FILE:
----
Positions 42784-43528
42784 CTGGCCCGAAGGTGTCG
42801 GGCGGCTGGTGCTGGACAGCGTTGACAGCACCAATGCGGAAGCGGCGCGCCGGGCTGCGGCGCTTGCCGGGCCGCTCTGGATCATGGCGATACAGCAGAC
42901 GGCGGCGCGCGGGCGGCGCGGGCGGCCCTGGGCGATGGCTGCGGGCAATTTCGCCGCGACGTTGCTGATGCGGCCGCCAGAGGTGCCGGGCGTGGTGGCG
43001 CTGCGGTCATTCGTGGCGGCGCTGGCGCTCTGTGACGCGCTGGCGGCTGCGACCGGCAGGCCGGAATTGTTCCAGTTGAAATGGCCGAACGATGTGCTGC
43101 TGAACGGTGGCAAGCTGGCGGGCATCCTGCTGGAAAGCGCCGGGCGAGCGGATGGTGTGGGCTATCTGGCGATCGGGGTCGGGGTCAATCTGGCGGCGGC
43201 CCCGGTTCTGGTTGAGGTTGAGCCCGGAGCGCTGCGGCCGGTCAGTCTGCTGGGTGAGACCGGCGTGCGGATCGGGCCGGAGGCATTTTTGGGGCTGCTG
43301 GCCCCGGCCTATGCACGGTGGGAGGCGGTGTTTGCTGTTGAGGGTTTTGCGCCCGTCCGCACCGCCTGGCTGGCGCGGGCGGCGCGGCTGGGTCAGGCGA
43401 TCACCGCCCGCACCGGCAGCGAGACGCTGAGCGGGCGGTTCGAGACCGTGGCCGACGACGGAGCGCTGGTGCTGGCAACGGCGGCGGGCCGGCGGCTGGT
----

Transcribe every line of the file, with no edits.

Positions 42784-43528
42784 CTGGCCCGAAGGTGTCG
42801 GGCGGCTGGTGCTGGACAGCGTTGACAGCACCAATGCGGAAGCGGCGCGCCGGGCTGCGGCGCTTGCCGGGCCGCTCTGGATCATGGCGATACAGCAGAC
42901 GGCGGCGCGCGGGCGGCGCGGGCGGCCCTGGGCGATGGCTGCGGGCAATTTCGCCGCGACGTTGCTGATGCGGCCGCCAGAGGTGCCGGGCGTGGTGGCG
43001 CTGCGGTCATTCGTGGCGGCGCTGGCGCTCTGTGACGCGCTGGCGGCTGCGACCGGCAGGCCGGAATTGTTCCAGTTGAAATGGCCGAACGATGTGCTGC
43101 TGAACGGTGGCAAGCTGGCGGGCATCCTGCTGGAAAGCGCCGGGCGAGCGGATGGTGTGGGCTATCTGGCGATCGGGGTCGGGGTCAATCTGGCGGCGGC
43201 CCCGGTTCTGGTTGAGGTTGAGCCCGGAGCGCTGCGGCCGGTCAGTCTGCTGGGTGAGACCGGCGTGCGGATCGGGCCGGAGGCATTTTTGGGGCTGCTG
43301 GCCCCGGCCTATGCACGGTGGGAGGCGGTGTTTGCTGTTGAGGGTTTTGCGCCCGTCCGCACCGCCTGGCTGGCGCGGGCGGCGCGGCTGGGTCAGGCGA
43401 TCACCGCCCGCACCGGCAGCGAGACGCTGAGCGGGCGGTTCGAGACCGTGGCCGACGACGGAGCGCTGGTGCTGGCAACGGCGGCGGGCCGGCGGCTGGT